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Electric Power & Utilities/Wiring a reversing switch to a 110V motor


Paul wrote at 2012-11-04 16:21:22
I have the same question. I have a reversable garage door motor (a.o. Smith F42a54a83   105.0038e) coming from the motor are: white, black, red &blue.

White connects directly to line (white) via block

Red & blue connect to a cap, then to where?

Black connects to where?

I've blown the fuse once, hoping to not do it again :)

Based on the second linked diagram, it appears I should connect a second white wire from the line block to the blue wire and the black from the line block (black) for one direction, then to change direction, connect the red wire to the white wire. Though it appears that I should connect both the red & blue to the white wire.

My logic is that closing the circuit with the blue/white will start the motor in one direction, and then switching to a red/white connection will start the motor in the other direction. Question... If that logic is right, then what does the other unused wire, be it blue or red connect to when the other is in use? My guess is that it connects to the other unused side of the switch when using the other directonl.

Perhaps I can make a diagram here



Red ------------ ?

White --------------- white (line)

Blue----------------white (line)

Black -------------- black (line)


Blue ------------ ?

White --------------- white (line)

Red ----------------white (line)

Black -------------- black (line)

And further clarification you can give, would be much appreciated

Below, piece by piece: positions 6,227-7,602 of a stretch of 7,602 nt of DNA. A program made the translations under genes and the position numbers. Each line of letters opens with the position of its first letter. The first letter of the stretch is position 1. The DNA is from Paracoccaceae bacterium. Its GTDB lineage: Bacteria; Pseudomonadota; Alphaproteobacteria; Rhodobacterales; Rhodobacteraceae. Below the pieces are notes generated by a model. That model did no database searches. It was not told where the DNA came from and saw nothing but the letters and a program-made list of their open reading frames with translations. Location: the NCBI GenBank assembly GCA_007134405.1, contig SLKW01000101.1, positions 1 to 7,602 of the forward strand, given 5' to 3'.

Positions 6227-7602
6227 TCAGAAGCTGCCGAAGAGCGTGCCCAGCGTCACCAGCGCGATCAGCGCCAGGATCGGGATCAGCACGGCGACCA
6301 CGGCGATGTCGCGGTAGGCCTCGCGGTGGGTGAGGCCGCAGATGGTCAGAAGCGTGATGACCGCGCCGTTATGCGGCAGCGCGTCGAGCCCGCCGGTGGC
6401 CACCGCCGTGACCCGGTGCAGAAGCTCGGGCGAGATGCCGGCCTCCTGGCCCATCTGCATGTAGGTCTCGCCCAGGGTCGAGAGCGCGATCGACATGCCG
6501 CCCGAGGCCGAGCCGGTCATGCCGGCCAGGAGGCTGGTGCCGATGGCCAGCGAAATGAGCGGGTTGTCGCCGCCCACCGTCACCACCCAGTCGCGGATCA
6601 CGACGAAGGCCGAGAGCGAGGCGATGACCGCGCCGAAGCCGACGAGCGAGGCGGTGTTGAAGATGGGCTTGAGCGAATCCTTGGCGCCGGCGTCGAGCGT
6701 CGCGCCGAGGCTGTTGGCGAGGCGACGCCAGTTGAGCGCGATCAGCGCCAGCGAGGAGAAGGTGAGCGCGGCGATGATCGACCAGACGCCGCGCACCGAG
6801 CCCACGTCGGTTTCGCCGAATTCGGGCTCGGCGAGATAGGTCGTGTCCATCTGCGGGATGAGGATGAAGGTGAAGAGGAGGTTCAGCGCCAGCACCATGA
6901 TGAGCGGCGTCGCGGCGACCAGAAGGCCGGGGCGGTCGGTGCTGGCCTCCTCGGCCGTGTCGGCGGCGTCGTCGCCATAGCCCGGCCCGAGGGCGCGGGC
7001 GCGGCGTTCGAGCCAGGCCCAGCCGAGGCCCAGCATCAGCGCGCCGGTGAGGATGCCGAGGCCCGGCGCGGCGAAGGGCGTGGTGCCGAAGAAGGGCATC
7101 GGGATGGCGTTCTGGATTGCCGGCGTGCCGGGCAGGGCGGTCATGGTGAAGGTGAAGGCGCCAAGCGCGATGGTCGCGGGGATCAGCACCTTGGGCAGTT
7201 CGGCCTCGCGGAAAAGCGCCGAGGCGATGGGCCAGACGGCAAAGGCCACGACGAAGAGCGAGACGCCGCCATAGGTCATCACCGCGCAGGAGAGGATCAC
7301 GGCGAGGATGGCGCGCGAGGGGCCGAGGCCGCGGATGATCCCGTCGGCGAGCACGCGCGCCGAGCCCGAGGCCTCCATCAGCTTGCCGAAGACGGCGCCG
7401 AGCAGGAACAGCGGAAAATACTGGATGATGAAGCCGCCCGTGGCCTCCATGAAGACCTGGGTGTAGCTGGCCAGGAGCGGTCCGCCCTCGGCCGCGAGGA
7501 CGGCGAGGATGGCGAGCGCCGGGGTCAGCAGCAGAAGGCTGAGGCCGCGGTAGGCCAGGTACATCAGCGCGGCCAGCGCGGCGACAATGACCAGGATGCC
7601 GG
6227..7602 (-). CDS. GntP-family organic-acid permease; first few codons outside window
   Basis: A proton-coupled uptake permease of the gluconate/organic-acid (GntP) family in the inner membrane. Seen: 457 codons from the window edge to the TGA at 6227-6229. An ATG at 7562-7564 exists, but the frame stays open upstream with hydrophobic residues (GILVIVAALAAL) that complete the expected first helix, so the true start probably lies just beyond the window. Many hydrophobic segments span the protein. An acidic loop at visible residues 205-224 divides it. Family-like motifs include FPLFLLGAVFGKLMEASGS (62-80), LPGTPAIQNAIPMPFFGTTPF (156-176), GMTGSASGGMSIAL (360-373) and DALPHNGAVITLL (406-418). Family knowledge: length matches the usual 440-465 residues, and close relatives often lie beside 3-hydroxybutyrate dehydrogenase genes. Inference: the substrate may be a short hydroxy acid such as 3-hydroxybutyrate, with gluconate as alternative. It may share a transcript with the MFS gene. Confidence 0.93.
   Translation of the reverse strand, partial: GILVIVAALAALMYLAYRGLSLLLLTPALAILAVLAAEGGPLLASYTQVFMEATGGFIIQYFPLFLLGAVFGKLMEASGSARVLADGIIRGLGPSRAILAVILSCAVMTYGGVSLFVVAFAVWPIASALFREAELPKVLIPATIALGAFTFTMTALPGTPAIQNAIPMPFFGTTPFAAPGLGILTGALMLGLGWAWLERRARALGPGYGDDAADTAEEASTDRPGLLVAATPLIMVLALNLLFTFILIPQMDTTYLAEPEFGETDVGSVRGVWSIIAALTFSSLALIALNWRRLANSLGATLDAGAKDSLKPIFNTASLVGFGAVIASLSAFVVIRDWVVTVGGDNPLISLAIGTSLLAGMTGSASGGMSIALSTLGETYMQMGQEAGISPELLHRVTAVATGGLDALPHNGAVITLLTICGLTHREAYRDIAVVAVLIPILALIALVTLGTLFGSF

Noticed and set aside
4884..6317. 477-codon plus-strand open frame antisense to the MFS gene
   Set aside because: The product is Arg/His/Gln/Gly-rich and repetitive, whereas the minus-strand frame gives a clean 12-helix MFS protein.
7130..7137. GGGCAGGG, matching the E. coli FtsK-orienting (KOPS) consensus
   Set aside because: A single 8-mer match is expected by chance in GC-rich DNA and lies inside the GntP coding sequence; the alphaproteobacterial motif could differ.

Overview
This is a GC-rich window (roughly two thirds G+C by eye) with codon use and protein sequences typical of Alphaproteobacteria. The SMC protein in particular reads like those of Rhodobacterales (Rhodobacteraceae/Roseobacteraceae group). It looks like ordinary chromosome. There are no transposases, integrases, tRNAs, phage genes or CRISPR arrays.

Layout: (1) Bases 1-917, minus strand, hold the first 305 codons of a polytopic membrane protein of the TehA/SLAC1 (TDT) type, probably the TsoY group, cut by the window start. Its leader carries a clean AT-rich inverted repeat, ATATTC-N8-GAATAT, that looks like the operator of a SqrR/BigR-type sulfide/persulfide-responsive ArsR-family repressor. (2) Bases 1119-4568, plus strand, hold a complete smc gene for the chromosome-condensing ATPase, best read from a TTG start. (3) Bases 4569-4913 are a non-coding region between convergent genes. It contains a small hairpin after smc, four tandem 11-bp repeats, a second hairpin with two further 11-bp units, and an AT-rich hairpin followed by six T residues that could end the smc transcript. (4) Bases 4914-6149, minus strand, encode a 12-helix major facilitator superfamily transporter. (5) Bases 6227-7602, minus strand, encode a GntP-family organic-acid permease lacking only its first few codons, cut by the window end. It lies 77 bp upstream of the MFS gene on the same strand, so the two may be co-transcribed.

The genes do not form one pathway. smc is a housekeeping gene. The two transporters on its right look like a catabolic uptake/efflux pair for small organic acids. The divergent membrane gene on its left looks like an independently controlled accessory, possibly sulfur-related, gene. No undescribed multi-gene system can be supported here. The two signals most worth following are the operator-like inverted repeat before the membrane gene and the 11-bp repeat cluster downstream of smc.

kensinner wrote at 2015-12-21 20:34:19
I also have an A.O. Smith F42A54A83 motor.

I have wired it up as follows, and it seems to run fine.  White to line (neutral), black unused, blue and red to motor cap., hot wire to cap. terminal with blue or red wire depending on which way you want it to rotate.

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Charles C. Jones


Let Me help you with your problems with single phase and three phase electric motors. I can tell you how to troubleshoot your motor problems. From simple testing of capacitors, how to test your windings, replacing bearings, and general maintenance. Before we go any further, remember these words of advice: Disconnect the power before you do anything! Please limit your questions to electric motors and there immediate components. I review each question, and if I can answer or help, then I will. If you receive a rejection, it means it is out of my expertise, and just do not have the answer. I'll be waiting for your question.


I have 40 years experience in the repair of electric motors and related equipment. I am a master machinist in the field of motor repair. I was employed with my company for 35 years, but retired in May of 2013. The downside to that is I lost access to a lot of technical data. I will still try to give you the most accurate advice that I can.

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